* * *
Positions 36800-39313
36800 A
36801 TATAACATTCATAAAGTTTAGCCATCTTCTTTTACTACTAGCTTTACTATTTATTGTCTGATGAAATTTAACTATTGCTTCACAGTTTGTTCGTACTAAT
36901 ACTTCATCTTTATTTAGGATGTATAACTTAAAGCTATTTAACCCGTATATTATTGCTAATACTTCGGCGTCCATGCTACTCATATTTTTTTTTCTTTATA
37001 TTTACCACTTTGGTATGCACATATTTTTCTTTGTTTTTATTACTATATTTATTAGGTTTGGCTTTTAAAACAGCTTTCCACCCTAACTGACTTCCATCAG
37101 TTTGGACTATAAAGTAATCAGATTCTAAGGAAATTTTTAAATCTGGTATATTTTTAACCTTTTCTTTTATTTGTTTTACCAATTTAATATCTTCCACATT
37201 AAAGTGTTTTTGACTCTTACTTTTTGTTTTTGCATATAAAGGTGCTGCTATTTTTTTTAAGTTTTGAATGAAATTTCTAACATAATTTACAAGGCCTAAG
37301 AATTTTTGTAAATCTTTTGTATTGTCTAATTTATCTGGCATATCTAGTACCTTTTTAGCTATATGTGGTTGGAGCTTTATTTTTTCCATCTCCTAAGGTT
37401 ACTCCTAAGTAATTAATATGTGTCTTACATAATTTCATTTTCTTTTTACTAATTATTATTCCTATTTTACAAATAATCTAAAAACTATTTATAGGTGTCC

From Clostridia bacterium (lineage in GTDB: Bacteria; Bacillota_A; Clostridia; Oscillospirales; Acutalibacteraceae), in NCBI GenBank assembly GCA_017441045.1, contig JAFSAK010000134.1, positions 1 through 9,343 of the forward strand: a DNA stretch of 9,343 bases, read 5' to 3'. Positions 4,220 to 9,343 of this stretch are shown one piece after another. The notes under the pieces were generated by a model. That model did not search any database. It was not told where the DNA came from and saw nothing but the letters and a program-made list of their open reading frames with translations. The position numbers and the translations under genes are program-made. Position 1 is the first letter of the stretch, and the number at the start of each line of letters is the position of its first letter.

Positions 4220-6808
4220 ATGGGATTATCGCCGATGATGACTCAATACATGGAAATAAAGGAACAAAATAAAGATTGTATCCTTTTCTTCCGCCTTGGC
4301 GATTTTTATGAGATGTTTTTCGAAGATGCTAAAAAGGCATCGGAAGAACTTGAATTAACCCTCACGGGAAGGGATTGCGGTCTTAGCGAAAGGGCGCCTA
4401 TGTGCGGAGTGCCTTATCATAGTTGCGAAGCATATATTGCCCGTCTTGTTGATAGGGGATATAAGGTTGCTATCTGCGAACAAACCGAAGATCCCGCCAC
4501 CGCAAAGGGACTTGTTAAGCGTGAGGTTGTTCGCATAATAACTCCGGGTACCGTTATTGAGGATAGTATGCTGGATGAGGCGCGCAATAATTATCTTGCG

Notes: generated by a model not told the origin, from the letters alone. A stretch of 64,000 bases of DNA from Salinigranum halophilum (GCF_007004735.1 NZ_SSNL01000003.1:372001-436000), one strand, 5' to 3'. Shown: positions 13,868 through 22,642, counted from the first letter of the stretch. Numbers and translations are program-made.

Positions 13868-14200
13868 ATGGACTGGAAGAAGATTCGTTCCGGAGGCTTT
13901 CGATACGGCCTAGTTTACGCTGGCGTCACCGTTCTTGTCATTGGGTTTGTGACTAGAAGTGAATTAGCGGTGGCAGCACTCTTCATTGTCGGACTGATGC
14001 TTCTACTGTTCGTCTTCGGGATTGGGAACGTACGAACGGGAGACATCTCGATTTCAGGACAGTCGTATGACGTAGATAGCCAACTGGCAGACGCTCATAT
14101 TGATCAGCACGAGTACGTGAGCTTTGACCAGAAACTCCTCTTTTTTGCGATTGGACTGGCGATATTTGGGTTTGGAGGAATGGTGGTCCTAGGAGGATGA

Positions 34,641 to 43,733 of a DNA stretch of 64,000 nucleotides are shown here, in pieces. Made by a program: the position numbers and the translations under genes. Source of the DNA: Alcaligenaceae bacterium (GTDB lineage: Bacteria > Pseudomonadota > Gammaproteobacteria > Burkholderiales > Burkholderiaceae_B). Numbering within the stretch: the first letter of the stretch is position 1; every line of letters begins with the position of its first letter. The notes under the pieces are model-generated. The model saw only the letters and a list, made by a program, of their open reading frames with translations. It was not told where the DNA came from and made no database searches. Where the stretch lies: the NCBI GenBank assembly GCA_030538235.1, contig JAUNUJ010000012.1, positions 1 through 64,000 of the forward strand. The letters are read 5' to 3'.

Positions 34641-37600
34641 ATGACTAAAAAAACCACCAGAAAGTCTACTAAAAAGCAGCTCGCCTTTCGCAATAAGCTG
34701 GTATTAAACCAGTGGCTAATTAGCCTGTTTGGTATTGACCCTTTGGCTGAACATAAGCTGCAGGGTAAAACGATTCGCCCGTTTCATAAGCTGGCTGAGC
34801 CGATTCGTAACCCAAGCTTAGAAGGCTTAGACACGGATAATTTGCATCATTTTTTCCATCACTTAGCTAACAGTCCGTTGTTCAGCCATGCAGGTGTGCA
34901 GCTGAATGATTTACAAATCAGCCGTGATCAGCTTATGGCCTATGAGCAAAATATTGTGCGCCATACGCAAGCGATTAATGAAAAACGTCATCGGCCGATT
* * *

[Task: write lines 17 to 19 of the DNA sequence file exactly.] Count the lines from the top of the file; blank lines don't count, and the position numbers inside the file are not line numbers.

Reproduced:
Positions 13868-14200
13868 ATGGACTGGAAGAAGATTCGTTCCGGAGGCTTT
13901 CGATACGGCCTAGTTTACGCTGGCGTCACCGTTCTTGTCATTGGGTTTGTGACTAGAAGTGAATTAGCGGTGGCAGCACTCTTCATTGTCGGACTGATGC